The members of a British working-class family see their lives starting to come apart as the Nation prepares to celebrate Guy Fawkes Day (named for an anarchist who tried to blow up Parliament) in Michael Winterbottom's drama Wonderland.… More The members of a British working-class family see their lives starting to come apart as the Nation prepares to celebrate Guy Fawkes Day (named for an anarchist who tried to blow up Parliament) in Michael Winterbottom's drama Wonderland. Eileen (Kika Markham) and Bill (Jack Shepherd) are a married couple with four grown children. Bill has lost his job and is drifting through life, unsure of what to do. He's also having sexual problems with Eileen, who is being driven insane by their noisy neighbors. Neither Bill nor Eileen have seen their son Darren (Enzo Cilenti) for a long time, and his birthday is a heartbreaking experience for them. (Darren, on the other hand, would prefer to celebrate his birthday by spending the night in a hotel with his girlfriend rather than seeing his parents.) Bill and Eileen also have three daughters, Nadia (Gina McKee), Debbie (Shirley Henderson) and Molly (Molly Parker). Nadia works in a cafe and has trouble meeting men; she's signed up with a dating agency, but has yet to meet anyone she likes. Debbie is suddenly a single mother after separating from her drunken lout of a husband. Debbie drowns her sorrows in a series of meaningless one-night-stands, while her husband flies into uncontrollable rages and their son is left with no one to turn to on either side. And while Molly's story seems happy on the surface -- she's soon to give birth to her first child and her husband has done well in kitchen sales -- she's suddenly thrown into instability when she finds her husband has quit his job, without telling her, to follow his dream of becoming a chef. Wonderland received enthusiastic reviews for its ensemble cast when shown at the 1999 Cannes Film Festival.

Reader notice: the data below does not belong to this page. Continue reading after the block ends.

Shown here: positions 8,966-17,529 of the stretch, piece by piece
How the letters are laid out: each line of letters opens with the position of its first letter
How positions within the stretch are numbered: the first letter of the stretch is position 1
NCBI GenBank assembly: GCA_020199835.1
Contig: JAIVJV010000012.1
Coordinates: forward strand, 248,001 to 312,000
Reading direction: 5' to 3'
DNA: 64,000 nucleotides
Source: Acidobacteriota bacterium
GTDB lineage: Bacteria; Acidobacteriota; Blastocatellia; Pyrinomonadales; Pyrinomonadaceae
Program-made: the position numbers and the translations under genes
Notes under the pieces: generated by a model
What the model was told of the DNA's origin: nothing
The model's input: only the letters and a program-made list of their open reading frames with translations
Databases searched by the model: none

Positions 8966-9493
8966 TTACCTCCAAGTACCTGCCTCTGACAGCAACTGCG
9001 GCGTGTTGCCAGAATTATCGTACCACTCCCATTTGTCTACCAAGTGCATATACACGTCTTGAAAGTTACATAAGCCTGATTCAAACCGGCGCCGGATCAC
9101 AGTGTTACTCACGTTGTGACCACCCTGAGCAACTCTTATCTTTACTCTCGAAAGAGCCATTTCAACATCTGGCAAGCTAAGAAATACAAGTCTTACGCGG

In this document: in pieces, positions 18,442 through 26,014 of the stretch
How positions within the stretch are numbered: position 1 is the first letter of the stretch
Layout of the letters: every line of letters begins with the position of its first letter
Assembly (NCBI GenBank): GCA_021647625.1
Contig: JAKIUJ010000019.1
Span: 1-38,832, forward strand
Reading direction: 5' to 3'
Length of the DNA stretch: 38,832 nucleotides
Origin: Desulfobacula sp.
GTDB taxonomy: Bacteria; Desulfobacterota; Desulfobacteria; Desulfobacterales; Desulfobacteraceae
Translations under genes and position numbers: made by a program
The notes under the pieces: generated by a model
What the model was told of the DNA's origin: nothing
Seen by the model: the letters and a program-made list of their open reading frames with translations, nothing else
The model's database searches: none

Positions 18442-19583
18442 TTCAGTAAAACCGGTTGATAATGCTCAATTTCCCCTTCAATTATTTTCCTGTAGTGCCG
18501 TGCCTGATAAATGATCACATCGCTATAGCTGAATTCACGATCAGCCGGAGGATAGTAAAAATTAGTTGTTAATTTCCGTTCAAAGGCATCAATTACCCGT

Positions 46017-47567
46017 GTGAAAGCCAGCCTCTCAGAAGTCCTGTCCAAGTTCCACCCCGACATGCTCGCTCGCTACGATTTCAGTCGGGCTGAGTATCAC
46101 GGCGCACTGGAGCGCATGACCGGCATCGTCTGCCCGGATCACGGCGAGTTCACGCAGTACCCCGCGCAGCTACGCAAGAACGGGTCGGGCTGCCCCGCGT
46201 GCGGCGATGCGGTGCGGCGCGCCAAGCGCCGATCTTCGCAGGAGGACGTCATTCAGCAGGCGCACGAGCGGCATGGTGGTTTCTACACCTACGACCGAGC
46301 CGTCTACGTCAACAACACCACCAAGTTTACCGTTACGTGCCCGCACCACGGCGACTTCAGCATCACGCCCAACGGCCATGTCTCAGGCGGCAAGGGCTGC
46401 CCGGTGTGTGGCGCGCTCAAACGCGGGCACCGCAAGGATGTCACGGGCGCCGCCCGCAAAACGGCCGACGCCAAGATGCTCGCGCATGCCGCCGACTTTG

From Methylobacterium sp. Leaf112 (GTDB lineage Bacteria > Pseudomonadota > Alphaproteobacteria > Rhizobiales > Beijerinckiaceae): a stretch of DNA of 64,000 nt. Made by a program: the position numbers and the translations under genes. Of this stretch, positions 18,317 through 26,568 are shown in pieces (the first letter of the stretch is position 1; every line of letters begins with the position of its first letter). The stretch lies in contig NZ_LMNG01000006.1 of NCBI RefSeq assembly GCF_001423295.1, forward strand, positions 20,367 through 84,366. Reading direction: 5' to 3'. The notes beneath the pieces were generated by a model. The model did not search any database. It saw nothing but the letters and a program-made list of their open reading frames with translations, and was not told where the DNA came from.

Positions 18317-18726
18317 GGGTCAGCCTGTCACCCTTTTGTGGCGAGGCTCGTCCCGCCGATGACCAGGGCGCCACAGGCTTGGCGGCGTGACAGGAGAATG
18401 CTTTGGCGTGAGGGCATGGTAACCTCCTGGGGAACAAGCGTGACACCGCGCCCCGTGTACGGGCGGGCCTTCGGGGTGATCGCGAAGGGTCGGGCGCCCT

Consensus: A film that tackles something as simple as everyday life and succeeds beatifully. The witty script and clever direction keep the film flowing, while the superb acting keeps it alive. It doesn't aim for the sky and for that reason it hits its mark.